All posts by Angela Spang

Swedish born entrepreneur and business leader with an exceptional talent to form strong and winning teams.

“What’s your strength?”

I asked….and they didn’t know. I was a bit saddened by that. They looked so lost.

I asked them what their strength was; 29 out of 58 wasn’t able to write down anything on the paper in front of them. Just a sad face in the space where their strength was supposed to be.

A room full of young people, 85% had already told me they didn’t know what they wanted to do, or be, or dream of. A few were clear: focused goals and a plan of how to get there….but the majority looked like deer in headlight; “Oh no, will this be another grown-up telling me what I should do..?”

So I told them. Loud and clear, I let them know that I wasn’t going to tell them a single thing about what to do with their lives. A few looked like they were thinking I wasn’t being very helpful. That may very well be true. But I wanted to give them a bigger gift than that.

I wanted to give them a tool to figure it out for themselves.

So we spent an hour together, talking about two major things:

  1. Body language. How to figure out what someone is saying when they are not using just their words. And, perhaps more importantly, how to communicate back and forth on that level.
  2. Strengths. Not weaknesses. Not fixing “what you have to be better at”. I told them to stop wasting their time, because trying to fix your weaknesses is fighting nature. Make sure your weaknesses isn’t putting barriers up for you, but don’t strive to be better than someone else in an area of weakness. Focus on your strengths: Find them, hone them, practice them.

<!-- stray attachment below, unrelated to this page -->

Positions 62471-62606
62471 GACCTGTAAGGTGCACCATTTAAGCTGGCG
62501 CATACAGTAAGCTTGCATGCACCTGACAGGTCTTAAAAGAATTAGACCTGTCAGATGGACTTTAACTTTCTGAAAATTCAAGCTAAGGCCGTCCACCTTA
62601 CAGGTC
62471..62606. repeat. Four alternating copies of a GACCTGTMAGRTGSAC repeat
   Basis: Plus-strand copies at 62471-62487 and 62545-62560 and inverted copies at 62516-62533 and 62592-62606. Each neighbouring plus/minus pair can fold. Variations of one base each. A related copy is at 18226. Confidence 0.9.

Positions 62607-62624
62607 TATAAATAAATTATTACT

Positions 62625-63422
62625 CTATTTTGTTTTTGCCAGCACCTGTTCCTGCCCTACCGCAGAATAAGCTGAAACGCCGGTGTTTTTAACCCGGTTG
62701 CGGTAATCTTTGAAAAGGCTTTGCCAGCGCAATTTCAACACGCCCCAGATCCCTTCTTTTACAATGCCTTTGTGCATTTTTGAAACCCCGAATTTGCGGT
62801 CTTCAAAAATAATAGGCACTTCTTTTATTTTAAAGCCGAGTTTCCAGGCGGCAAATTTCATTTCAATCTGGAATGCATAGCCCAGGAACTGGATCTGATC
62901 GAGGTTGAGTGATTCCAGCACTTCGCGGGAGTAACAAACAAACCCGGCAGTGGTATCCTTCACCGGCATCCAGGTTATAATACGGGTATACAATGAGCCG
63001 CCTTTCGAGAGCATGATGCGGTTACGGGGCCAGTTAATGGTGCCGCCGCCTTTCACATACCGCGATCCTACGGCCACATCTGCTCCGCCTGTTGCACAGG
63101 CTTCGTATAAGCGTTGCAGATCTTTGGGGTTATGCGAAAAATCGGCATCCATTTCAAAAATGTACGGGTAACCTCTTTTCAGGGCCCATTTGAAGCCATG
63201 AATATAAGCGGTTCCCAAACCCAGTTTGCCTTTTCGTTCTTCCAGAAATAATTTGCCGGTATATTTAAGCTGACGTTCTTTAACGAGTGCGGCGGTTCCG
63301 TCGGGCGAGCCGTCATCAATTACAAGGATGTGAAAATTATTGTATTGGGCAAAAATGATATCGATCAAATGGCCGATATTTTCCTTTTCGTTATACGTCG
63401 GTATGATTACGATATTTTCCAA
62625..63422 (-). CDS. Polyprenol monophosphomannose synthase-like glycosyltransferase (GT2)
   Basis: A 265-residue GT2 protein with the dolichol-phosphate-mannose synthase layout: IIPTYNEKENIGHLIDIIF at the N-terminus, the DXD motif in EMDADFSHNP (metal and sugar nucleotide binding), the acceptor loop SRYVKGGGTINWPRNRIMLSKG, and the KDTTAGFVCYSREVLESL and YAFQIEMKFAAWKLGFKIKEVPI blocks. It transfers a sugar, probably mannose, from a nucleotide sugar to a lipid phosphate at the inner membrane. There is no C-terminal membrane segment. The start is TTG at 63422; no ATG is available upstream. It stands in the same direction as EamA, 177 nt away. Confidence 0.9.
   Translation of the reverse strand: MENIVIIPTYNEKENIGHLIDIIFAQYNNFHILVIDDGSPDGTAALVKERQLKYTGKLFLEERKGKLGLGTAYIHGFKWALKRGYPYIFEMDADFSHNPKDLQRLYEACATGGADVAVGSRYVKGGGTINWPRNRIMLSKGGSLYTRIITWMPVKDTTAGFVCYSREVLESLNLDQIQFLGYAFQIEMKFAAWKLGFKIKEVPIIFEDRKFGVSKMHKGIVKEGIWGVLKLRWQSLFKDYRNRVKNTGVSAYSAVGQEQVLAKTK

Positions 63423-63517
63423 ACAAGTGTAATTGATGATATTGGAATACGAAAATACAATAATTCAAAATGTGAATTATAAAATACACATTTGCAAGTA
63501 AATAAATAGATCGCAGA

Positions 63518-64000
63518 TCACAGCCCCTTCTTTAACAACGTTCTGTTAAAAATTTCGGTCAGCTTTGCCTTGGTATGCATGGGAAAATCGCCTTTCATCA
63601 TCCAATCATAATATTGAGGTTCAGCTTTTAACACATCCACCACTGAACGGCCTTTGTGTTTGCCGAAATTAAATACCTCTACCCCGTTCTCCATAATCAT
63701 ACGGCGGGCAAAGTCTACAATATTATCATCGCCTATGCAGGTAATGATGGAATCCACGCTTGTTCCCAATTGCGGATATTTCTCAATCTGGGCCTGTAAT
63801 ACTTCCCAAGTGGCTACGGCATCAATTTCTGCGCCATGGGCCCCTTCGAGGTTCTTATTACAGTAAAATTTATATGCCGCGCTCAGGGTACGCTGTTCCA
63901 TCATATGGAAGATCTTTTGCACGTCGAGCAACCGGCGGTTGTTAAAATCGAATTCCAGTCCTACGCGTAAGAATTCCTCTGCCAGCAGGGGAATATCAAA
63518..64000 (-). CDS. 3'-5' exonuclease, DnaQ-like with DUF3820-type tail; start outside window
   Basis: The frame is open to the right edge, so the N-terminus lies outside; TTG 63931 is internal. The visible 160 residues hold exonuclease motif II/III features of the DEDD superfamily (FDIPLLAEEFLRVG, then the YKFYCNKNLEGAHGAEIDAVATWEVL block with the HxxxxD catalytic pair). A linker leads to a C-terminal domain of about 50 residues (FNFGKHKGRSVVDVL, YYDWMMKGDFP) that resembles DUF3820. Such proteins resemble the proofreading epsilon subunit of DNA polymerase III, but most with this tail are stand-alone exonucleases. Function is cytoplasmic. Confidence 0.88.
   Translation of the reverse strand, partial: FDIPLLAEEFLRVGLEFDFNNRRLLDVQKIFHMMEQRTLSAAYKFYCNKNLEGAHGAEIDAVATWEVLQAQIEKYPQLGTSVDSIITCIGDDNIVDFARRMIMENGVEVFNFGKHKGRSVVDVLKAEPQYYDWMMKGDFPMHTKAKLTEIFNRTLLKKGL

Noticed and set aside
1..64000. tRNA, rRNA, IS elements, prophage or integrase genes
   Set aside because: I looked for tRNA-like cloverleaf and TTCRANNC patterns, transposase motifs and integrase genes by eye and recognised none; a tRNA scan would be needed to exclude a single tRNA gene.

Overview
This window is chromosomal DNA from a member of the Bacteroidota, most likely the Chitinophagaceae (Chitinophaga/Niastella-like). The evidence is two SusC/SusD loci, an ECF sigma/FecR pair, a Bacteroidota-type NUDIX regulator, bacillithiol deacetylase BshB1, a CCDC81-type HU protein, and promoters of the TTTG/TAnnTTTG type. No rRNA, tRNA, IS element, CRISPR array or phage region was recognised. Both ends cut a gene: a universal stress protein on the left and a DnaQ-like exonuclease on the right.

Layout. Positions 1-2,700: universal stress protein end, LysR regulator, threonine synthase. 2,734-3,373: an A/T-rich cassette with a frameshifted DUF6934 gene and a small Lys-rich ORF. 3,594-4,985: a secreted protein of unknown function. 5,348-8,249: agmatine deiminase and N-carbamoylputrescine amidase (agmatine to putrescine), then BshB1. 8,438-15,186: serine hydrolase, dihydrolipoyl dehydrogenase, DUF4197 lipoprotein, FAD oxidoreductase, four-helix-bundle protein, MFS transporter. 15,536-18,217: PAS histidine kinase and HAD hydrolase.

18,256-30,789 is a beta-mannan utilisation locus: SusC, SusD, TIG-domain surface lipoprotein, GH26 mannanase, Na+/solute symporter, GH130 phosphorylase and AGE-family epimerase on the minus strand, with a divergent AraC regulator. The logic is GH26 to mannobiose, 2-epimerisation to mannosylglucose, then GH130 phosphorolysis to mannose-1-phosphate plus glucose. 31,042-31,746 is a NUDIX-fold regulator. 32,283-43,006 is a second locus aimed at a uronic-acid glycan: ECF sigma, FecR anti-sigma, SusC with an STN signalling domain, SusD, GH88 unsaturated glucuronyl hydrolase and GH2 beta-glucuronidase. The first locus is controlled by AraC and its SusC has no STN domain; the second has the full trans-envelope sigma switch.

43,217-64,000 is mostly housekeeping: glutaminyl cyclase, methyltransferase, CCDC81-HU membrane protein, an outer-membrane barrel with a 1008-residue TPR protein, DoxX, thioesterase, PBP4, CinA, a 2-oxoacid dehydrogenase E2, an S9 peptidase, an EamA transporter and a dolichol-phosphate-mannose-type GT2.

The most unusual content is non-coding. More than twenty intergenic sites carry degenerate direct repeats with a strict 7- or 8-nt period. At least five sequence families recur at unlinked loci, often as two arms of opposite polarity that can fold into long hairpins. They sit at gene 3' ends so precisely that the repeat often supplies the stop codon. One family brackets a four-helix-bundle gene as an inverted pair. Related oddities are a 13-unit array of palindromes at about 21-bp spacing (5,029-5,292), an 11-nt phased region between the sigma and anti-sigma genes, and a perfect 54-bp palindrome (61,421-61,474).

Show off your strengths. Wear them like a badge of honour, a crown on your head, a halo of skill leading your way.

And then we talked about how. And we practiced, because if you don’t know what your skill IS, how are you going to know how to do all that?

More about that later. Sign up to get a notice when I spend time to develop that part of the conversation.

Perspective

When I was younger I was sick for a long time, and my family put so much aside to care for me. They were so worried, and so scared. I can’t even imagine how they made it through what must have been dark and exhausting years of or lives (that I actually don’t remember much of; I think I’m lucky that way). 

I am sure all children feel that they owe their parents a lot, but for me it feels even more true. I owe them years, literally. And that’s why now, when my dad is going another round fighting infections and side effects from the heavy medication he is on to battle his metastatic prostate cancer, I can’t imagine being anywhere but by his side, just like he never left mine for all those years. 

It breaks my heart, again and again, but I will NEVER waiver.

I can understand why children struggle with being close to their parents as the shadows creep in: it is hard to watch someone battle and lose. Especially when they are your hero and the one who taught you how to win to begin with. 

Sometimes I don’t know what to say, and sometimes I find myself being forcefully shrill and cheerful as I try to keep the sadness at bay. And sometimes I can’t do anything but just sit there and we cry. Mostly me. He is still trying to keep it together; I suspect he cries more after I leave, just to protect me. 

He doesn’t know what day of the week it is anymore, and the pain rides his mind like a cruel cowboy. 

But my father still tries to protect me. 

Open plan office pitfalls?!

I like open plan offices, as it encourages communication. But does it work as well as we think?

Think about average number of distractions during an average work day…..Now take that number and multiply it by 23.

That’s how many minutes of concentration you actually lose. You see, it takes an average of 23 minutes and 15 seconds to return to the original task after an interruption, according to Gloria Mark, who studies digital distraction.

Distractions side track you for up to a half hour!